Brazilian soccer legend Pelé died of colon cancer. Here are the cutting-edge clinical trials trying to find new treatments for the disease.
The Brazilian soccer legend Pelé died of colon cancer Thursday at 82.
Colon cancer is the third most common cancer, affecting almost 2 million people each year.
Here are the US clinical trials studying new treatment options for the disease.
The Brazilian soccer legend Edson Arantes do Nascimento, better known as Pelé, died of colon cancer Thursday at the age of 82. He is considered one of the greatest soccer players ever — he was on the Brazilian national team for three World Cup wins, he was one of the top goal scorers in history, and he helped popularize the sport in the US.
Colorectal cancer is the third most common cancer, according to the World Cancer Research Fund International. In 2020, there were more than 1.9 million cases and 930,000 deaths across the globe. It's expected to become more common by 2040, with a predicted increase to 3.2 million cases and 1.6 million deaths a year, which emphasizes the need for good treatment options.
Pelé isn't the only celebrity to have died of colon cancer in recent years — the Black Panther star Chadwick Boseman died of the disease in 2020 at the age of 43.
In the US, there are four phase-three clinical trials investigating the efficacy of new treatment options, according to a list put together by the National Cancer Institute. Here are the cutting-edge phase-three clinical trials for colon cancer, in order of how recently they began.
One trial is testing the combination of immunotherapy and chemotherapy
One trial is testing the effects of chemotherapy and a monoclonal antibody, called atezolizumab, in treating a kind of colon cancer caused from DNA being unable to repair itself. Atezolizumab, sold under the brand name Tecentriq, is manufactured by Roche's Genentech and is already used to treat several other cancers, including lung, liver, and skin cancer.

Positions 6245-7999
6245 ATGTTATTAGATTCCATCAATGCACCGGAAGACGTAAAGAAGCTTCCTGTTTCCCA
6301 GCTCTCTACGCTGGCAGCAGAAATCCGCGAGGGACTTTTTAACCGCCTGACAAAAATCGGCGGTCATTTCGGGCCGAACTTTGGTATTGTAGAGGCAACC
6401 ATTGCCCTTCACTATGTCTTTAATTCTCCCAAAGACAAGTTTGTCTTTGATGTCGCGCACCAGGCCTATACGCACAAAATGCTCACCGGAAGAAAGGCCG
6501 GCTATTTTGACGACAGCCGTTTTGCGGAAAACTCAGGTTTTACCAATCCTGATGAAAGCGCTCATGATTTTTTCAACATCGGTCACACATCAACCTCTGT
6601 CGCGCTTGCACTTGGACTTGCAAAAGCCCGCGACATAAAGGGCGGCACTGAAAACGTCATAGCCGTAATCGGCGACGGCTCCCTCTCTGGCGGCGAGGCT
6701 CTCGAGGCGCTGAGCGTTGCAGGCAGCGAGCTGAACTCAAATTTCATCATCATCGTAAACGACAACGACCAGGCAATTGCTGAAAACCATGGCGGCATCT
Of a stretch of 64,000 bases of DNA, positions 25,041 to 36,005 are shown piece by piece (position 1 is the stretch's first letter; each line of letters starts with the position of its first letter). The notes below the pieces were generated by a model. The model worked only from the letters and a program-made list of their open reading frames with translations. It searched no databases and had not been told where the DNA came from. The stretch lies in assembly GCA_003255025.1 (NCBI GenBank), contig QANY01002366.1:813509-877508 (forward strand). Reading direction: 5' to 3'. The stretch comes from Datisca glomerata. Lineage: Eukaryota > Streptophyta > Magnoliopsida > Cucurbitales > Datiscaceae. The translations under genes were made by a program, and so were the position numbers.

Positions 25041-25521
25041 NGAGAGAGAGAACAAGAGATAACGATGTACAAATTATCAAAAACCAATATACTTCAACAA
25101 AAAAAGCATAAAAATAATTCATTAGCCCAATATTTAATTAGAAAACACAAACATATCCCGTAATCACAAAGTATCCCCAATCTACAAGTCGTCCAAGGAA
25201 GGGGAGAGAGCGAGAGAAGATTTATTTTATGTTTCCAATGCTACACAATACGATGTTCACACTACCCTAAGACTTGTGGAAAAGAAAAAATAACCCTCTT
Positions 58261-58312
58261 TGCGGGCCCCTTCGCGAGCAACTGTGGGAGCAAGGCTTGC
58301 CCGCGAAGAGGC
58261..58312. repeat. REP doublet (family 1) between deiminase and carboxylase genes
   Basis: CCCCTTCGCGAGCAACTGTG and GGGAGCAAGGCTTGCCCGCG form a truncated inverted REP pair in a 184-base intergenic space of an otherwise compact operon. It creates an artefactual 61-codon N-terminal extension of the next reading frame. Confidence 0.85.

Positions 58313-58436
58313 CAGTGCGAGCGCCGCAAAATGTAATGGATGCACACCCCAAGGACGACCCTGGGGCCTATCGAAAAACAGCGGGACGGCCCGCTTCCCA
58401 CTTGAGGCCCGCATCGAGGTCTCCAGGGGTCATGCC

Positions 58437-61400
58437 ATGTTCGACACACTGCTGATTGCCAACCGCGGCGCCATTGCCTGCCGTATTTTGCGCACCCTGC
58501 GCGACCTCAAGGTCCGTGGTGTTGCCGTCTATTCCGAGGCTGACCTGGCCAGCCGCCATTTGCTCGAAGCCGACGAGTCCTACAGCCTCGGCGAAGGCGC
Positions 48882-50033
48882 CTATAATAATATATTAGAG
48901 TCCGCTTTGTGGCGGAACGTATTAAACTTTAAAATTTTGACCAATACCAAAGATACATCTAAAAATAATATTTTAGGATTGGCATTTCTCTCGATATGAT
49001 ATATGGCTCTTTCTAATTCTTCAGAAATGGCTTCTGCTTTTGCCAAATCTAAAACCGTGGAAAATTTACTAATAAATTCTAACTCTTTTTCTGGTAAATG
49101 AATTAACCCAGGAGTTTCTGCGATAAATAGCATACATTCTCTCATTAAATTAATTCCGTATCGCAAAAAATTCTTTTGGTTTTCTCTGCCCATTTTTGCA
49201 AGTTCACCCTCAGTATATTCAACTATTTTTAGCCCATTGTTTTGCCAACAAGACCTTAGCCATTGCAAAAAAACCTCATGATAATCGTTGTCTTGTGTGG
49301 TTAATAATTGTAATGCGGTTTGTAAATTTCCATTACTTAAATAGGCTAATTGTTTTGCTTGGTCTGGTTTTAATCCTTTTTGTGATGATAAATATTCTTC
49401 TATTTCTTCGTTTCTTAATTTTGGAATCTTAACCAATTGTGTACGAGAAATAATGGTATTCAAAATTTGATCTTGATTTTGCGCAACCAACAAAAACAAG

The trial is testing whether combining this immunotherapy, which helps the immune system attack cancer cells, and chemotherapy will yield better results than chemotherapy alone. It began in September 2017 and is expected to end in April 2024.
Another trial is studying how vitamin D3 could help supercharge cancer treatments
The Solaris trial is comparing what happens when patients are treated with chemotherapy and a monoclonal antibody with what happens when vitamin D3 is added to that treatment option.
Vitamin D3 helps the body absorb calcium, which is necessary for healthy bones. Scientists think it may also affect the immune system and help treat and prevent some cancer types.
The study began in September 2019 and is expected to end in July 2024.
A trial is studying 4 methods of treatment to see which is the best
A third study is investigating the effects of different treatment options versus "active surveillance," or watching closely but not treating, for patients who have been treated for colon cancer but are at risk of it coming back.
If a tumor is not totally killed, it may still be spreading its DNA throughout the body, and patients who test positive for this tumor DNA may be at a higher risk of the tumor coming back. The four treatment groups are chemotherapy, active surveillance, immunotherapy, and drugs that block cell growth.
The trial started in January 2020 and is expected to end in February.
The most recent clinical trial is testing a new drug
The most recent trial to begin is looking at a brand-new drug called XL092 that blocks tumor growth, as well as other important tumor functions, when used in combination with atezolizumab. XL092 is being developed by Exelixis, a Bay Area biotech company that develops cancer drugs.
The trial will compare this option with just using regorafenib, which is already used in colon-cancer treatment. The trial began in September and is expected to end in February 2026.
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